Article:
Against Sustainability responds to the twenty-first-century environmental crisis by unearthing the nineteenth-century U.S. literary, cultural, and scientific contexts that gave rise to sustainability, recycling, and preservation. Through novel pairings of antebellum and contemporary writers including Walt Whitman and Lucille Clifton, George Catlin and Louise Erdrich, and Herman Melville and A. S. Byatt, the book demonstrates that some of our most vaunted strategies to address ecological crisis in fact perpetuate environmental degradation.
Yet Michelle C. Neely also reveals that the nineteenth century offers useful and generative environmentalisms, if only we know where and how to find them. Henry David Thoreau and Emily Dickinson experimented with models of joyful, anti-consumerist frugality. Hannah Crafts and Harriet Wilson devised forms of radical pet-keeping that model more just ways of living with others. Ultimately, the book explores forms of utopianism that might more reliably guide mainstream environmental culture toward transformative forms of ecological and social justice. Through new readings of familiar texts, Against Sustainability demonstrates how nineteenth-century U.S. literature can help us rethink our environmental paradigms in order to imagine more just and environmentally sound futures.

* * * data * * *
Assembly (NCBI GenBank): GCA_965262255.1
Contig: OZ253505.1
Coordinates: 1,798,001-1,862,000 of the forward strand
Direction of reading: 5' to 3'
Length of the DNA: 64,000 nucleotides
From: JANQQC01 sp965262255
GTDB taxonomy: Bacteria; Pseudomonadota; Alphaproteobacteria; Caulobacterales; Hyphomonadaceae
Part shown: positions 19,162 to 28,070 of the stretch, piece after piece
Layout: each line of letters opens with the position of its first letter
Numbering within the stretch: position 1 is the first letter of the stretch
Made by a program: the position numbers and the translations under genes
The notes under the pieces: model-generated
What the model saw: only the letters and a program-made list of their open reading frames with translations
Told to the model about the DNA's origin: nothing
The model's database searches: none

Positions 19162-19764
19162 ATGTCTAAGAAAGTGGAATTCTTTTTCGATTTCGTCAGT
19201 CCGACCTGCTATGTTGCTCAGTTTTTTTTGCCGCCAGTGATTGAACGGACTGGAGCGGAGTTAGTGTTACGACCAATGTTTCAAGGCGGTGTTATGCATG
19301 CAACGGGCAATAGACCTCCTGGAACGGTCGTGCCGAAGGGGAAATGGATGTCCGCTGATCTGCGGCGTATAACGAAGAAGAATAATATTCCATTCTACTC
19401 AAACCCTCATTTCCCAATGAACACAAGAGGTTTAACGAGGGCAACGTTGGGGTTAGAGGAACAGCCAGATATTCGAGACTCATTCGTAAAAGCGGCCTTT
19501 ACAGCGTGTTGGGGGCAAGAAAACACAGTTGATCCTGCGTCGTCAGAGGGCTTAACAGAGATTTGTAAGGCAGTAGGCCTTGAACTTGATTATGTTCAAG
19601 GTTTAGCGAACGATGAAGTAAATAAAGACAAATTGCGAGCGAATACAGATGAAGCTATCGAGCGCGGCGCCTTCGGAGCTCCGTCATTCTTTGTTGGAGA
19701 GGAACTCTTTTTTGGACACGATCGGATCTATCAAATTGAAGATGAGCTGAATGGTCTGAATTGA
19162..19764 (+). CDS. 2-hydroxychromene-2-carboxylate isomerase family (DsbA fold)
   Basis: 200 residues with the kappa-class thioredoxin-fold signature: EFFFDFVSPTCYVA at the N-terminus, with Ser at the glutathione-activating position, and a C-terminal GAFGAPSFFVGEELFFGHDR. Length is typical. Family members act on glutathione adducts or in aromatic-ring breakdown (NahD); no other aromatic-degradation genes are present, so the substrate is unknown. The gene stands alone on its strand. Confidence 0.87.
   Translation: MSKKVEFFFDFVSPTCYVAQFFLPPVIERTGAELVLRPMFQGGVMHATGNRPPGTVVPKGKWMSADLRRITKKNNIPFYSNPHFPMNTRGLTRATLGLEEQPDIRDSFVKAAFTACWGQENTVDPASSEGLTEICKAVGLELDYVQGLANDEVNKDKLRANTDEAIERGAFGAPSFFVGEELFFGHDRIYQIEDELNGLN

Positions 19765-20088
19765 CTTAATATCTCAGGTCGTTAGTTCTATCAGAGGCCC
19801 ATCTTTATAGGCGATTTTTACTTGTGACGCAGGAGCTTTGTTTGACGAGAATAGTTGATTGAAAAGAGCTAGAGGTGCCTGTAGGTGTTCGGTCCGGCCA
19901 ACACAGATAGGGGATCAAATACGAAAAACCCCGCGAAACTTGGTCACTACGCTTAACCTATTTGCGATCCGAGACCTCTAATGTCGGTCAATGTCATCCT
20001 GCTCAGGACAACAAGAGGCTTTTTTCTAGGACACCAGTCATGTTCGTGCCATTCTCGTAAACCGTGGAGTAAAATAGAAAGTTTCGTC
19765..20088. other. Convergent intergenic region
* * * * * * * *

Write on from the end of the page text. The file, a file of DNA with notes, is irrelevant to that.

Introduction. The Unlikely Environmentalisms of Nineteenth-Century American Literature 1
1. Recycling Fantasies: Whitman, Clifton, and the Dream of Compost 21
2. Joyful Frugality: Thoreau, Dickinson, and the Pleasures of Not Consuming 51
3. The Problem with Preservation: Aesthetics and Sanctuary in Catlin, Parkman, Erdrich, Melville, and Byatt 85
4. Radical Pet Keeping: Crafts, Wilson, and Living with Others in the Anthropocene 116
Coda. Embracing Green Temporalities: Indigenous Sustainabilities, Anglo-American Utopias 147
Michelle C. Neely is Assistant Professor of English at Connecticut College.
"Neely stresses the importance of literary studies and narrative to the movement for environmental change, and she provides an innovative – and necessary – means of addressing the climate crisis. Highly recommended."
"Michelle C. Neely's engaging and insightful book troubles the environmental paradigms that are most ordinary to contemporary Anglo-US culture. It does so by richly bringing us into a nineteenth century world in which environmental paradigms, from preservation to recycling, emerge in relation to settler colonialism, consumerism, industrial farming, and slavery. A must-read for those interested in the environmental humanities, this book offers many openings toward ecologically and socially just responses to environmental crisis."
– Teresa Shewry, University of California, Santa Barbara